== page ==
This is me by the White Sea coast ~200 meters from our new dacha, where my mate regularly drags me out, after a forced walk at minus 20 degrees centigrade (minus 4 Fahrenheit)
An appropriate end of December exercise may be to sum up the results of this year, my fourth one in Kandalaksha.
Making a living remains the number one issue. On that front I’m pleased to note that, after three years here, I seem to have achieved a certain popularity as an English tutor, and have just as many clients – mostly from among the local kids – as I need, three or four one hour lessons on an average day, exactly as much as I can comfortably handle.
As far as providing services to travelers and those who have an interest in Russia but can’t be here, several projects completed in 2017 come to mind.
Got several inquiries from travelers wishing to come here to see the aurora borealis, aka northern lights. Here is my attempt to provide a comprehensive answer to the seekers of this phenomenon.
The most common question is “When do I need to travel to the Kola Pensula to see aurora borealis for sure”. First, forget the “for sure” part. The aurora is a probabilistic thing. Thus there is no clear-cut answer to this question. Generally speaking, aurora borealis can be observed at high latitudes any time there are dark nights. On the Kola Peninsula it is approximately from September to April.
A common misconception is that aurora borealis requires real cold winter weather. This photo was made in the Hibiny mountains on the 28th of September, and I’ve myself seen the aurora in the vicinity of Kandalaksha starting the end of August.
On our way from Kuzomen we stopped by the village of Olenitsa some 50km west. Somehow this place managed to evade our attention in all these years. The village turned out to be a delight, as are most places along the south cost of the Kola Peninsula. Here are a few photos of this charming Olenitsa place:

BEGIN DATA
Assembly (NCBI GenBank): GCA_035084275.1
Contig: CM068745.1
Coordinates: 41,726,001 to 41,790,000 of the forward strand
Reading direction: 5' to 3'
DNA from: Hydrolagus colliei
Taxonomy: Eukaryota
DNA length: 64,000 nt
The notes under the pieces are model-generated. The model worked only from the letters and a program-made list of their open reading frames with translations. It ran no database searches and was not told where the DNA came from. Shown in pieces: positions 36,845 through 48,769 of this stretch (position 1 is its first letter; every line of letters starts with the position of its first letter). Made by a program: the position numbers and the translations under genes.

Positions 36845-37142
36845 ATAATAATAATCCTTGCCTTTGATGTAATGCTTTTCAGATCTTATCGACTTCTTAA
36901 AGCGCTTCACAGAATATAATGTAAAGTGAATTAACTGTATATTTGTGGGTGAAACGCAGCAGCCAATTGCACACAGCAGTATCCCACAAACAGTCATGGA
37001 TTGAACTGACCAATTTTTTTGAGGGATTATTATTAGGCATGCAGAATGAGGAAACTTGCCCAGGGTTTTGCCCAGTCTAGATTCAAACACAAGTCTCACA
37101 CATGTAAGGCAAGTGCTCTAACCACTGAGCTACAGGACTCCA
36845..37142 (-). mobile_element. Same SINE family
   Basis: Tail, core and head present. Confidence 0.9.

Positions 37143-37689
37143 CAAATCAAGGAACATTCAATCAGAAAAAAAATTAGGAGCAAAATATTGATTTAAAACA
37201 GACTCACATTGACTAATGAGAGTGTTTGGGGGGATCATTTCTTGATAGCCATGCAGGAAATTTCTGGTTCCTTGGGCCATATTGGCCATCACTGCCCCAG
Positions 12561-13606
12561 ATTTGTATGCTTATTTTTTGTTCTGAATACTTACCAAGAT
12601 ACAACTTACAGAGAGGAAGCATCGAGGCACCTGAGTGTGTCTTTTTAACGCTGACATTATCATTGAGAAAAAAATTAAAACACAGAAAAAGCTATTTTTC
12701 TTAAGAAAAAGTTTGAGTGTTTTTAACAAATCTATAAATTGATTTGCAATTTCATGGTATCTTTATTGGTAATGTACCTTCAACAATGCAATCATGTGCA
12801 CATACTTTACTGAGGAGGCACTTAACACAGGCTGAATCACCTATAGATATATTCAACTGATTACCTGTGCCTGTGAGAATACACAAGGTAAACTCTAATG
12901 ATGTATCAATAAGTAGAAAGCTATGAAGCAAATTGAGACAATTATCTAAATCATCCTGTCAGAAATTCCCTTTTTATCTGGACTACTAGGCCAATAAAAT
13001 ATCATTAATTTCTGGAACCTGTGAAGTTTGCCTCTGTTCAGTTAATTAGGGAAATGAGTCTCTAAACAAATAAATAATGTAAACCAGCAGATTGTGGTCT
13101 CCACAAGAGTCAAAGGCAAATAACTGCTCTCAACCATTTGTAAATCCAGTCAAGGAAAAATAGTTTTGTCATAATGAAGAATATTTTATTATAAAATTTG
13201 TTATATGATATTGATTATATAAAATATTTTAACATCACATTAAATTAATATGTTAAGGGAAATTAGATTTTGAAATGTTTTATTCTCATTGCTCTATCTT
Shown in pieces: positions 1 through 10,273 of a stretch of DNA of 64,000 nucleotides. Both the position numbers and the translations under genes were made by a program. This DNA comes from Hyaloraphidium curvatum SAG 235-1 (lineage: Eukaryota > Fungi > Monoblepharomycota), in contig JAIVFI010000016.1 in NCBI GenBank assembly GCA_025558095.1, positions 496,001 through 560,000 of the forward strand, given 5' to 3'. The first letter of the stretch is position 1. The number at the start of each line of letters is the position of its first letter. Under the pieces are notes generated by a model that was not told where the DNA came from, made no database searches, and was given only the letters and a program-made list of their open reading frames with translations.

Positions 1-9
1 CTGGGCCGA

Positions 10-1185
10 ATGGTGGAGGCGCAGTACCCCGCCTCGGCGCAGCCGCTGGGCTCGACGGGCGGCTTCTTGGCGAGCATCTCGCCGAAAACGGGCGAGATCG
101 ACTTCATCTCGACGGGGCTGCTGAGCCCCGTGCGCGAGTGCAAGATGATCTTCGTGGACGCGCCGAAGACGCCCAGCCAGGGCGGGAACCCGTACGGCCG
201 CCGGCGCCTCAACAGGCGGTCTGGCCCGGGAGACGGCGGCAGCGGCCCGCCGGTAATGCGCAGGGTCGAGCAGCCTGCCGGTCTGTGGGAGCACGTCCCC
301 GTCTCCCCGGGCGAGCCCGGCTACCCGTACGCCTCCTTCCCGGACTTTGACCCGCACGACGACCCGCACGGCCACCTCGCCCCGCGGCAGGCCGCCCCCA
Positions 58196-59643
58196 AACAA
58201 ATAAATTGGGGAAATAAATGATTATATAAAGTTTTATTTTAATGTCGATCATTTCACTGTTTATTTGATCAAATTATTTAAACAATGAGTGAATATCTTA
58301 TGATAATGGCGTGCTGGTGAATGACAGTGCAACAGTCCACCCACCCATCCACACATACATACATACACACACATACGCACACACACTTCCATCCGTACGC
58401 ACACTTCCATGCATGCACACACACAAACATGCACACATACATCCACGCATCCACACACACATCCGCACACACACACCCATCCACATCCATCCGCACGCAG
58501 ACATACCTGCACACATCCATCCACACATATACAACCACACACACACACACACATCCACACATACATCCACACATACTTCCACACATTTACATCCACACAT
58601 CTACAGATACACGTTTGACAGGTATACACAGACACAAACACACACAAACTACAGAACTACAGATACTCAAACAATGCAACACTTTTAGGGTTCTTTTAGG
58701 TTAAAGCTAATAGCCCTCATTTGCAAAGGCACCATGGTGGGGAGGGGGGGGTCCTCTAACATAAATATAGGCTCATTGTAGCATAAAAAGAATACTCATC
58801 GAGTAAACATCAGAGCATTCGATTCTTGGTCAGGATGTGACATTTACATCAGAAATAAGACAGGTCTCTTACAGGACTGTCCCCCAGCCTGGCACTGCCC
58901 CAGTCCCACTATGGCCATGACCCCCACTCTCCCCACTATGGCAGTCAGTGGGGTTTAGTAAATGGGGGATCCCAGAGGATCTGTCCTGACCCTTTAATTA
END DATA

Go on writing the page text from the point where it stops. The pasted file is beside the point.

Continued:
Today I’ve succumbed to the temptation to feed baby seals. These come ashore once every couple of years by the canal from the Niva cascade of hydroelectric stations opening into the Kandalaksha bay in the west end of the city. The rather fast water flow from the canal brings oxygen, which attracts herring, which, in turn, brings in adult seals with their babies. Adults catch their own fish. Babies come to the shore and get fed by people. One of classic Kandalaksha entertainments. We could not resist..
Yesterday, for no particular reason other than its curious name, we headed to a place called Africanda, about 10 miles north from Polarnye Zori. The story says that the name originated as a joke, when railroad station builders encountered a particularly hot, Africa-like, summer day. The village offers among the most spectacular local ruins. The town core however appears relatively civilized, full of small two-story houses surrounded by pine trees. Here are a few photos to convey to you the sense of the place:
Here is a message from one of my English students:
My name is Irina and I’m studying English for the third year now. I freely read books and watch movies but I desperately need English conversation practice. If you are not afraid my bad English I will be your guide and show you around Kandalaksha.
I’ve been living here for twelve years and there hardly is a question about the town that I can’t answer. Where to stay, where to eat, what to visit, how to enjoy your trip – just ask.
I’ve taken a look at the kandalaksha.su statistics and noticed that my short post mentioning Murmansk prostitution sites continues enjoying immense popularity but, alas, the resources it points to are mostly down. The only one that appears alive although not exactly full of information or activity is murmansk.sexros.net. One is disconnected, another one is for sale, and the third just wouldn’t open. Another industry appears to have succumbed to the recession.